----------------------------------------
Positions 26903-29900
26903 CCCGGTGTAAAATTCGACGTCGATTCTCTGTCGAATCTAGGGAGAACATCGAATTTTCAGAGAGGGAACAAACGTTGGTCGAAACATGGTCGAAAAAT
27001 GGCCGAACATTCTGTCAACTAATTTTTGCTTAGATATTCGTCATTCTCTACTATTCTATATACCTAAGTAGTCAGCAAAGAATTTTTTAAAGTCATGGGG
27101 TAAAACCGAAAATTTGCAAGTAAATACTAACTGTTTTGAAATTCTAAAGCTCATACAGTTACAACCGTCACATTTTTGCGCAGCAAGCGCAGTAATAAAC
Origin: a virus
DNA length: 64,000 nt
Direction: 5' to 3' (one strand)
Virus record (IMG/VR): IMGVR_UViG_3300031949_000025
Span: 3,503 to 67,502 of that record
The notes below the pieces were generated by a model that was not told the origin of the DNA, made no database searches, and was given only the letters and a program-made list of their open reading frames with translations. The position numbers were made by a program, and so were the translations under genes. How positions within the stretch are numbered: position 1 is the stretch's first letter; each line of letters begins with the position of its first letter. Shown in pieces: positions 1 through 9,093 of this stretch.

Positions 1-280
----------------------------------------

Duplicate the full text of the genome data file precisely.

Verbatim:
Positions 26903-29900
26903 CCCGGTGTAAAATTCGACGTCGATTCTCTGTCGAATCTAGGGAGAACATCGAATTTTCAGAGAGGGAACAAACGTTGGTCGAAACATGGTCGAAAAAT
27001 GGCCGAACATTCTGTCAACTAATTTTTGCTTAGATATTCGTCATTCTCTACTATTCTATATACCTAAGTAGTCAGCAAAGAATTTTTTAAAGTCATGGGG
27101 TAAAACCGAAAATTTGCAAGTAAATACTAACTGTTTTGAAATTCTAAAGCTCATACAGTTACAACCGTCACATTTTTGCGCAGCAAGCGCAGTAATAAAC
Origin: a virus
DNA length: 64,000 nt
Direction: 5' to 3' (one strand)
Virus record (IMG/VR): IMGVR_UViG_3300031949_000025
Span: 3,503 to 67,502 of that record
The notes below the pieces were generated by a model that was not told the origin of the DNA, made no database searches, and was given only the letters and a program-made list of their open reading frames with translations. The position numbers were made by a program, and so were the translations under genes. How positions within the stretch are numbered: position 1 is the stretch's first letter; each line of letters begins with the position of its first letter. Shown in pieces: positions 1 through 9,093 of this stretch.

Positions 1-280